Self-Challenges Inspired by Golf by Bonnie Jin

Self-Challenges Inspired by Golf

(Honorable Mention, memoir)

Standing on the tee box, driver in hand was a sun-tanned teenager, her dark hair gathered up in a high ponytail. Glancing towards the fairway, she let out a tense breath. Her body relaxed into a familiar position, one which she had practiced tens of thousands of times. In one swift motion, the girl raised her club and swung, hitting the ball with a resounding ring. The ball soared into the air; her eyes never left it until the moment it landed on the ground…


That girl is me. Looking at my sun-tanned skin, many classmates wondered why I spent so much time playing golf. My answer is simply because I enjoy those self-challenges that golf brings. Golf can also inspire my school studies by forming good habits, setting a clear plan, being efficient, avoiding mistakes, and having a positive mindset, all of which is included within the scope of self-challenges.


Unlike many other competitive sports, golfers do not need to react to an opponent in order to win. The primary skill that golfers must master is to make every swing count, so that they can use the least amount of strokes to finish a round of 18 holes. In other words, having to face continuous challenges is a key to sharpening one’s golf skills. This past summer, I played almost every day at a golf course, a shot range, or various tournaments, in spite of extremely hot weather. As a result, I was selected to be a part of my school’s girl’s varsity golf team this year. At that moment, I felt ecstatic. It had only been two years counting from the first time I played golf, and I had been a part of the school’s junior varsity team last season.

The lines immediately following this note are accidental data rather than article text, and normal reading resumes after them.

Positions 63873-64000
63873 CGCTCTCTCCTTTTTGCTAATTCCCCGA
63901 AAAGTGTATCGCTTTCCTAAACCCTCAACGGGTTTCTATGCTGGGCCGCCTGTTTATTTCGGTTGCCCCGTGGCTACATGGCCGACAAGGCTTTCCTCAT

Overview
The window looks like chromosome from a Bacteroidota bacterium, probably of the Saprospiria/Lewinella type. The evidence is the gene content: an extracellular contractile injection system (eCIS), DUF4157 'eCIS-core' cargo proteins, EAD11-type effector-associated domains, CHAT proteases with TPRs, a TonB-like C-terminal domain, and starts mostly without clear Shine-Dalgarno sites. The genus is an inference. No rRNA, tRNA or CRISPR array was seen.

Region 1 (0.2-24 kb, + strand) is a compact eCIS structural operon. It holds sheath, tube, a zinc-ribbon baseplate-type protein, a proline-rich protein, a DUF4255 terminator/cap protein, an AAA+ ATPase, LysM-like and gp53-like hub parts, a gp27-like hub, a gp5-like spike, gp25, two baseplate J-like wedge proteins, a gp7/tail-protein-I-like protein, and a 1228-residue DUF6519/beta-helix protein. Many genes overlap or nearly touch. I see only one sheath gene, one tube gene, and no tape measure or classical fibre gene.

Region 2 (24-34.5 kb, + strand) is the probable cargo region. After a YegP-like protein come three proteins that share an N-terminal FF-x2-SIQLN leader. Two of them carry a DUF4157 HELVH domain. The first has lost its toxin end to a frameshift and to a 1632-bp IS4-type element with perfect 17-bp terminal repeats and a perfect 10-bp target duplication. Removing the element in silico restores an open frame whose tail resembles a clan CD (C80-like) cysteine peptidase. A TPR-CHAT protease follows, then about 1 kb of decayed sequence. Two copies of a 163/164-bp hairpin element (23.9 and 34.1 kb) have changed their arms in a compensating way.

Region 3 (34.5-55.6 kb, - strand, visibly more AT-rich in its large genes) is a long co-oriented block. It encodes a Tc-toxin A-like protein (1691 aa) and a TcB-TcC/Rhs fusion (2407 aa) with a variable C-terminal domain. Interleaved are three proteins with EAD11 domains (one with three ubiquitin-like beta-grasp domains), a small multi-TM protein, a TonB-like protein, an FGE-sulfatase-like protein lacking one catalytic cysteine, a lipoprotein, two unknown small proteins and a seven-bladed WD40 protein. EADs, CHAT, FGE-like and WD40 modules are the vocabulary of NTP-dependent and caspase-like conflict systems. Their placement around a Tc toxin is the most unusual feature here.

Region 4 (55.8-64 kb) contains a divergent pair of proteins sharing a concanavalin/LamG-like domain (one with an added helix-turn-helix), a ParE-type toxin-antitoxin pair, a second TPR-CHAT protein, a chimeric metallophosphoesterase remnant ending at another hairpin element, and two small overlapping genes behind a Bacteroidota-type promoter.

To begin, forming good habits is the first self-challenge for acquiring any new skill, and it is the same for golf. The swing plane (the path the golf club goes through during a swing) and the tempo (the coordination between the upper and lower body) are generally difficult to master for beginning golfers like me. I practiced these swing dynamics to a point where they became my habits and completely natural to my body. Aristotle once said, “Excellence is not an art, but a habit”. In my studies, good habits are what make students successful. These habits can be formed through repeated practice. For example, I have to do hundreds of math problems to learn a new math concept. To learn a new piano piece, I usually have to play that song thousands of times until it’s ingrained in my mind. There are various types of good learning habits. One of which is having a plan for everything.


In both golf and my studies, I must “begin with the end in mind”. Golfers must set a clear plan to fit the different lengths and difficulties of each course. The goal of the entire plan is to achieve par or a stroke number below par. Each hole consists of a flag to guide the golfer. The plan must include how to overcome obstacles approaching the hole and the quickest path to get the ball into the said hole. A round of golf consists of 18 small plans, and as long as each plan is thought-out, the entire plan will be successful. Meanwhile, if certain mistakes of the golf swing occur, the original plan should be revised immediately. One time, I hit the ball into the woods. I thought that I still could hit the ball through the trees towards the flag and tried to do so. That poor decision actually put me deeper into the woods, and the ball was surrounded by even more trees. Later on, my coach suggested that my original plan should have been changed immediately; for example, I should have gotten the ball out of the woods first in spite of it being farther to the hole. This also applies to my studies. In middle school, I participated in many extracurricular activities, such as dancing and learning the accordion besides piano and violin. When I started high school, I had to consolidate my overall plan, putting first things first by cutting down those secondary activities to focus on just piano and violin.